McDonald’s has made a major commitment to increase the amount of fruit and veg it sells, with a view to helping kids eat more healthily.
The fast-food chain announced a four-year plan, which it said will make improvements to Happy Meal menus across 120 markets and offer more balanced meals, simplified ingredients, more transparent nutritional information and reinforce responsible marketing to children.
The moves represent an acknowledgement by McDonald’s that it needed to respond to growing concerns over childhood obesity. The company has been working with the not-for-profit Alliance for a Healthier Generation since 2013 to develop a plan for 20 major markets, including the UK, to increase customer access to fruit, vegetables, low-fat dairy and water.
The five new commitments announced this week include a desire for 50 per cent or more of Happy Meal combinations to be 600 calories or less, with 28 per cent currently meeting that criteria. It will also look to simplify ingredients by removing artificial flavours, added colours from artificial sources and removing artificial preservatives where feasible.
Another commitment involves using its size and scale to “leverage innovative marketing, including packaging and promotions and use of new technologies, such as kiosks and mobile apps, to help serve more fruit, vegetables, low-fat dairy, whole grains, lean protein and water in Happy Meals.”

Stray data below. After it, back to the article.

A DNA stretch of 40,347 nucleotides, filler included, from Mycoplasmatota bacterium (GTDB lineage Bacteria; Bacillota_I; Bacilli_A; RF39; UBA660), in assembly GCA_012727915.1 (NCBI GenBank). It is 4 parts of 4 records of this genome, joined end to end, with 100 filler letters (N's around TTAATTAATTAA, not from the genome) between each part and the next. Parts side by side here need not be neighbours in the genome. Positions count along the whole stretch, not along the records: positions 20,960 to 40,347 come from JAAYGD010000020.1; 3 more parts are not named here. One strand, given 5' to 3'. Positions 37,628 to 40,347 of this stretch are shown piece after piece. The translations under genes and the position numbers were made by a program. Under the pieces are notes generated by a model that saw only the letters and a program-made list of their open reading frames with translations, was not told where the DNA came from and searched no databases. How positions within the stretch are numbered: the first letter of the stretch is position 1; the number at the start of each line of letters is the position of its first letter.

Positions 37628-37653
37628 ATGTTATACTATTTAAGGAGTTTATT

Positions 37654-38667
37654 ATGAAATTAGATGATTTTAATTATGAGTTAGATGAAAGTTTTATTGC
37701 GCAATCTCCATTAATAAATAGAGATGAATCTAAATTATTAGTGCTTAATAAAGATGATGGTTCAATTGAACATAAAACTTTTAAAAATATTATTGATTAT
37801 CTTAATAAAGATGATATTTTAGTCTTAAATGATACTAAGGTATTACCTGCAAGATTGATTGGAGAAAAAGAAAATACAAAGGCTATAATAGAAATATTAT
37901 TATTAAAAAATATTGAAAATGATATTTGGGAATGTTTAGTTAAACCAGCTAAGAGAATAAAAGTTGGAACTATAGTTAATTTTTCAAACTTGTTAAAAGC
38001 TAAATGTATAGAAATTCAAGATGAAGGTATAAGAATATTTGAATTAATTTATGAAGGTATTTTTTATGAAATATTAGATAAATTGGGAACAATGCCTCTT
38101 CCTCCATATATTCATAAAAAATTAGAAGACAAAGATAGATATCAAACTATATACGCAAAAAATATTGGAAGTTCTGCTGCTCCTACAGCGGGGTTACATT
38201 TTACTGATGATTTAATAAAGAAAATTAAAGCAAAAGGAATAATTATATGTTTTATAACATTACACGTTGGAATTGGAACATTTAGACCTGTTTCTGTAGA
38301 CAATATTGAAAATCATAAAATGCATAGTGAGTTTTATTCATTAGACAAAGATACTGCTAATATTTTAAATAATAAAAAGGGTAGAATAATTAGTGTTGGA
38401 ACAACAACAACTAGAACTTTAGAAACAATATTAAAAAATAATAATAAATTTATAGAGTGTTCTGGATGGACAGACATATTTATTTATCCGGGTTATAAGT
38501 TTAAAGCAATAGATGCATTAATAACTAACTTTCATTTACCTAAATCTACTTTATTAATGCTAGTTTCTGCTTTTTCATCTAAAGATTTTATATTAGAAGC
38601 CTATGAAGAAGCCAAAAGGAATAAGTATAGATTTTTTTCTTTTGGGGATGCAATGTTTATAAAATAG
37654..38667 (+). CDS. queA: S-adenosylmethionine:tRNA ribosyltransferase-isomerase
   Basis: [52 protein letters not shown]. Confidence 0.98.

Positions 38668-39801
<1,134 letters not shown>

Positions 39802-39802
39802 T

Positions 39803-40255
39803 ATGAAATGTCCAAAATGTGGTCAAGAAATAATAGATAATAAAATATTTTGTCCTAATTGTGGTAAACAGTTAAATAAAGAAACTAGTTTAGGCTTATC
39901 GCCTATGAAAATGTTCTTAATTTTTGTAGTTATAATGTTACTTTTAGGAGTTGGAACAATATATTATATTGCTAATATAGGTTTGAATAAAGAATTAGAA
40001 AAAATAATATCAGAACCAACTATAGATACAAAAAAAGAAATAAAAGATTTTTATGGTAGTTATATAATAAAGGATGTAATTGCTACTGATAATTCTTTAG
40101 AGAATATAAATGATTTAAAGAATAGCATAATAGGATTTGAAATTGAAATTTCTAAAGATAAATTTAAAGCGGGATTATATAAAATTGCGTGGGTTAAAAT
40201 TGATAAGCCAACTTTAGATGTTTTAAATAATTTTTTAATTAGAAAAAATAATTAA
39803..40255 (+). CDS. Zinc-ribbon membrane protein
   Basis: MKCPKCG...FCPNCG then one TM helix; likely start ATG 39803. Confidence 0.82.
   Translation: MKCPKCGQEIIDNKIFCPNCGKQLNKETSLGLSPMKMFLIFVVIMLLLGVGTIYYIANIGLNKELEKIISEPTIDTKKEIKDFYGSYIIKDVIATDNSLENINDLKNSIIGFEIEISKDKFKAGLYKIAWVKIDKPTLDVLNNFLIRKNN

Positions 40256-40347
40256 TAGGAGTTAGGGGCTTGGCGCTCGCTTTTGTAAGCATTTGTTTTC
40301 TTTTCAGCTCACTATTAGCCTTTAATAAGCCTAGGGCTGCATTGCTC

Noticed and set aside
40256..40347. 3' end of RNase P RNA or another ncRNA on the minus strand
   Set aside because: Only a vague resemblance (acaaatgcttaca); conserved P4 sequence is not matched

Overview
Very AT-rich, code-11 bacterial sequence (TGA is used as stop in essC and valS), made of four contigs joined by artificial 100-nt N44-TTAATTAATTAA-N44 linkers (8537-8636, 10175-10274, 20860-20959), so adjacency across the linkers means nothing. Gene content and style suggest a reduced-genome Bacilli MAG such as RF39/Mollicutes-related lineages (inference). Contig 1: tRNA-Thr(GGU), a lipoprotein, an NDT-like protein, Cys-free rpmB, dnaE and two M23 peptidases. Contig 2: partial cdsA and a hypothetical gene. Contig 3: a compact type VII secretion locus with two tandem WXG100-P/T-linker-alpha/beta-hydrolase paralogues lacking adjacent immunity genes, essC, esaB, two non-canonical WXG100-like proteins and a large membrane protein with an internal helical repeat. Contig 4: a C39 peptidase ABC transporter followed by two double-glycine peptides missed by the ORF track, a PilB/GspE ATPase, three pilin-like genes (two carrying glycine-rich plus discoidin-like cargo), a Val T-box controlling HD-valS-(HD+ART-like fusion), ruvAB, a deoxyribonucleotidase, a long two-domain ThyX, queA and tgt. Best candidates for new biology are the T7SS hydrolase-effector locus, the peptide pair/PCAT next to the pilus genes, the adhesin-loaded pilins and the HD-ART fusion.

McDonald’s president and chief executive Steve Easterbrook said: “We recognise the opportunity that we have to support families as one of the most visited restaurants in the world, and remain committed to elevating our food, celebrating the joy of reading, and helping those in need through Ronald McDonald House Charities.”
“Given our scale and reach, we hope these actions will bring more choices to consumers and uniquely benefit millions of families, which are important steps as we build a better McDonald’s.”
Dr Howell Wechsler, chief executive of Alliance for a Healthier Generation, added: “Today’s announcement represents meaningful progress to impact kids’ calories, saturated fat, sodium and added sugar in Happy Meal bundles as offered on menu boards – and to promote more water.This sets a high bar, and we hope other industry leaders will follow suit.”